Deadline for Submission: September 9, 2018

Types of Submissions

JCLIS welcomes the following types of submissions:

Research Articles (no more than 7,000 words)
Perspective Essays (no more than 5,000 words)
Literature Reviews (no more than 7,000 words)
Interviews (no more than 5,000 words)
Book or Exhibition Reviews (no more than 1,200 words)
Research articles and literature reviews are subject to peer review by two referees. Perspective essays are subject to peer review by one referee. Interviews and book or exhibition reviews are subject to review by the issue editor(s).


Please direct questions to the guest editors for the issue:

John Burgess, University of Alabama:
Robert D. Montoya, Indiana University, Bloomington:
Eira Tansey, University of Cincinnati:

Submission Guidelines for Authors

The Journal of Critical Library and Information Studies welcomes submissions from senior and junior faculty, students, activists, and practitioners working in areas of research and practice at the intersection of critical theory and library and information studies.

Authors retain the copyright to material they publish in the JCLIS, but the Journal cannot re-publish material that has previously been published elsewhere. The journal also cannot accept manuscripts that have been simultaneously submitted to another outlet for possible publication.

Citation Style

JCLIS uses the Chicago Manual of Style, 16th Edition as the official citation style for manuscripts published by the journal. All manuscripts should employ the Notes and Bibliography style (as footnotes with a bibliography), and should conform to the guidelines as described in the Manual.

Submission Process

Manuscripts are to be submitted through JCLIS’ online submission system ( by September 9, 2018. This online submission process requires that manuscripts be submitted in separate stages in order to ensure the anonymity of the review process and to enable appropriate formatting.

Abstracts (500 words or less) should be submitted in plain text and should not include information identifying the author(s) or their institutional affiliations. With the exception of book reviews, an abstract must accompany all manuscript submissions before they are reviewed for publication.
The main text of the manuscript must be submitted as a stand-alone file (in Microsoft Word or RTF)) without a title page, abstract, page numbers, or other headers or footers. The title, abstract, and author information should be submitted through the submission platform.

CFP: Marketing Libraries Journal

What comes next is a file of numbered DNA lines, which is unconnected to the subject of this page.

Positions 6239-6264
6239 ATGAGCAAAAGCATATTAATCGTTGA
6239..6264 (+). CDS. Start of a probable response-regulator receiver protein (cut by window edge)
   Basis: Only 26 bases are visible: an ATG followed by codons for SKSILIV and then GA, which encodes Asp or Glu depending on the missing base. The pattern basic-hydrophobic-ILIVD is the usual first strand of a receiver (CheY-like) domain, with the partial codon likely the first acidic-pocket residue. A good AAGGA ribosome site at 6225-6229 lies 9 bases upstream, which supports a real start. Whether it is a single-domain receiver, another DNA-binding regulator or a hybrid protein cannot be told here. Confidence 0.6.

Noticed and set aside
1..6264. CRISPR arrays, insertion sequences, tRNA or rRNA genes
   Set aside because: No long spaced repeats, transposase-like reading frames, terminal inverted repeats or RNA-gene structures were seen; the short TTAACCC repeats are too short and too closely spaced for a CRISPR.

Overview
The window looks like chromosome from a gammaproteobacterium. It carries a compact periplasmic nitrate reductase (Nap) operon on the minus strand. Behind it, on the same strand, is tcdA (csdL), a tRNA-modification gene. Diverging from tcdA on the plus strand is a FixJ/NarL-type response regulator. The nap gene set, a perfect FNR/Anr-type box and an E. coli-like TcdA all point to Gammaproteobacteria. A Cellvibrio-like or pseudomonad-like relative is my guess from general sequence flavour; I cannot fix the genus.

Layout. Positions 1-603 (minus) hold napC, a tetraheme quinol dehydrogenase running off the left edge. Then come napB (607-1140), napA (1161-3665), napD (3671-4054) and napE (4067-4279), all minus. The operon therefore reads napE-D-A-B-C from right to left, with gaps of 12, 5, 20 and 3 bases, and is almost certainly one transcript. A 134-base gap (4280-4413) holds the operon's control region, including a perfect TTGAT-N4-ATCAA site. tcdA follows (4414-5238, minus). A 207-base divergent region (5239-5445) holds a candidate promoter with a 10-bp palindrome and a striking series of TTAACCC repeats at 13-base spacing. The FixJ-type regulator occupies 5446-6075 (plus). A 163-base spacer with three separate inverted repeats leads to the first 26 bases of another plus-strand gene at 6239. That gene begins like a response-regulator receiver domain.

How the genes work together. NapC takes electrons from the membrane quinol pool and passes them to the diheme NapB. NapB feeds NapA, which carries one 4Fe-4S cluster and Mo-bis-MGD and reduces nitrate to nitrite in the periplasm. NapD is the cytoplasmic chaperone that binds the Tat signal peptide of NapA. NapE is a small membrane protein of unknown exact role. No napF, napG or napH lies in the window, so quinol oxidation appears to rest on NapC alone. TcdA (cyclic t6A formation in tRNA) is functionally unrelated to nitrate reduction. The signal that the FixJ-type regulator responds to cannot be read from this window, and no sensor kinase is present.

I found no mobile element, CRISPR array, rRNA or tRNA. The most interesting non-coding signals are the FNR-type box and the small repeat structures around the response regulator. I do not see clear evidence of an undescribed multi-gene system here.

This is a call that is broad and can be applicable to archives.


Volume 2, Issue 2 (December 2018) (rolling deadline)

Aim and Scope
Marketing Libraries Journal (MLJ) is a peer-reviewed, independently published, open-access scholarly journal that focuses on innovative marketing activities that libraries are engaged in.  Our aim is to publish research and practical examples of library marketing campaigns, library marketing research, public relations campaigns, SWOT analysis, segmentation research, assessment of marketing activities, and tools used for marketing activities.  In addition to peer reviewed articles, the Journal also contains practical articles from different columns. Columnists will be accepting shorter articles on advocacy, branding, library marketing campaigns, “from the trenches”, and technology tools. The Journal is published twice a year.

Guidelines for Submissions
The editorial board seeks submissions in the following two categories:

1. Articles (peer reviewed) (20-25 pages): research-driven articles that aim to provide original scholarship in the field of library marketing, communications, and outreach.
2. Practical Articles  (editorial reviewed) (8-10 pages) : articles from different columns (advocacy, branding, “from the trenches”, campaigns, and technology). Practical articles are reflective and provide best practices, however they are written in an academic tone (3rd person).

Manuscript Format

  • Manuscript style should follow the conventions of the American Psychological Association, 6th Edition
  • Submissions should be 12 point font, Times New Roman, and double-spaced with 1 inch margins on all sides
  • Page number and running head should be placed in the upper right-hand corner of each page
  • The title page should be submitted as a separate document and include each author’s name, affiliation, and e-mail address
  • Submitted manuscripts should begin with a 100-word abstract, with a list of 5 keywords, numbered as page 1
  • One submission per author per call
  • Allow 3 months for manuscript status notification

Submission Process

Scholarly Submissions

Practical (Column) Submissions
Please ensure that your manuscript has not been previously published and is not currently under consideration for publication elsewhere.

Review of manuscripts will begin after the call for papers deadline.  When a manuscript has been  accepted for publication, authors will be required to submit a complete electronic copy of the final version.

Editorship and Ethics

We reserve the right to make editorial changes for style, clarity, and consistency. To ensure ethical practices, all reviewers, editors,  and authors must contact the Journal if there may be any conflict of interest.  For more information, please contact the editors at

Open Access